Health technology assessment is the systematic and quantitative evaluation of the safety, efficacy, and cost of health care interventions. This article outlines aspects of technology assessment of diagnostic imaging. First, it presents a conceptual framework of a hierarchy of levels of efficacy that should guide thinking about imaging test evaluation. In particular, the framework shows how the question answered by most evaluations of imaging tests, "How well does this test distinguish disease from the nondiseased state?" relates to the fundamental questions for all health technology assessment, "How much does this intervention improve the health of people?" and "What is the cost of that improvement?" Second, it describes decision analysis and cost-effectiveness analysis, which are quantitative modeling techniques usually used to answer the two core questions for imaging. Third, it outlines design and operational considerations that are vital if researchers who are conducting an experimental study are to make a quality contribution to technology assessment, either directly through their findings or as an input into decision analyses. Finally, it includes a separate discussion of screening--that is, the application of diagnostic tests to nonsymptomatic populations--because the requirements for good screening tests are different from those for diagnostic tests of symptomatic patients and because the appropriate evaluation methods also differ.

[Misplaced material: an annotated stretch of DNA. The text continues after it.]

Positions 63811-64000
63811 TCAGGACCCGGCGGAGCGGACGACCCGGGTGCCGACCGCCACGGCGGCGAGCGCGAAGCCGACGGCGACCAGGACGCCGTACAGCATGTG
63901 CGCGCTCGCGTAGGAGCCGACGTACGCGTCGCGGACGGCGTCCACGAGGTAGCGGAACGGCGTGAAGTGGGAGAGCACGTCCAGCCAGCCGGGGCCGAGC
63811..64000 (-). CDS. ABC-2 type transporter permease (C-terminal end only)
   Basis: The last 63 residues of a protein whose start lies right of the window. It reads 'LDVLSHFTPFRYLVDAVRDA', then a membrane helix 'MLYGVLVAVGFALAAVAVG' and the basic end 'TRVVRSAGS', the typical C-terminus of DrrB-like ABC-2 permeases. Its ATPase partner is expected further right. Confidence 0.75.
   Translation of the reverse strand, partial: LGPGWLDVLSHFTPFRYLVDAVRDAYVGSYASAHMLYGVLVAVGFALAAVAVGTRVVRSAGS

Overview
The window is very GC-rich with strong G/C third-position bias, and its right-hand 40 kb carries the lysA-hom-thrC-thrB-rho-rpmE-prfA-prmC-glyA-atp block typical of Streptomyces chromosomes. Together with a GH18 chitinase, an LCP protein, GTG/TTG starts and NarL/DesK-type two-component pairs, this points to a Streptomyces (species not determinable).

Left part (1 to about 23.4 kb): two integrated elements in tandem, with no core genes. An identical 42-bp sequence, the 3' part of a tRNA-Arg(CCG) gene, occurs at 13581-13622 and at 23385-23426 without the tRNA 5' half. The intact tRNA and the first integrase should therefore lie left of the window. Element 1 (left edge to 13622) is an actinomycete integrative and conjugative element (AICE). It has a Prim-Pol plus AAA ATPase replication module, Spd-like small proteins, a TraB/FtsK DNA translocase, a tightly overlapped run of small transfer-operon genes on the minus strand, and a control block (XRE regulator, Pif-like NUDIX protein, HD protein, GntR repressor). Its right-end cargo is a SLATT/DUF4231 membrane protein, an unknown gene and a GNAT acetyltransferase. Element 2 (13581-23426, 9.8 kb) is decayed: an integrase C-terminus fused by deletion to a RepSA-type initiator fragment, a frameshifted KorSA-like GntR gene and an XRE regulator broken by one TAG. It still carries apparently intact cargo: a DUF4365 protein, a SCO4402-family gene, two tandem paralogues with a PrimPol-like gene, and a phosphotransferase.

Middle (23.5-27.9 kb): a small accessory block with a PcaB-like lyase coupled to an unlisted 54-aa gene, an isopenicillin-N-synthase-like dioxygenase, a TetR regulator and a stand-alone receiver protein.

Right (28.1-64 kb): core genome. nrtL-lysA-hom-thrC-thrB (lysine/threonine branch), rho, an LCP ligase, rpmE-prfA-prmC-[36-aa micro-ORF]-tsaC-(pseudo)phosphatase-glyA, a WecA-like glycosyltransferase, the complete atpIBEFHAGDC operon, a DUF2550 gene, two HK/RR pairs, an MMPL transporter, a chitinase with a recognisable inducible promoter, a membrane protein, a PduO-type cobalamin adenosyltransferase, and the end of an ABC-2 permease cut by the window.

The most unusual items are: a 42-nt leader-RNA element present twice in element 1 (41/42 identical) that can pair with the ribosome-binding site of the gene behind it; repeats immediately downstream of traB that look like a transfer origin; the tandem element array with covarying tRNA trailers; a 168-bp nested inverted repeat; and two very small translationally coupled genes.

Copyright RSNA, 2004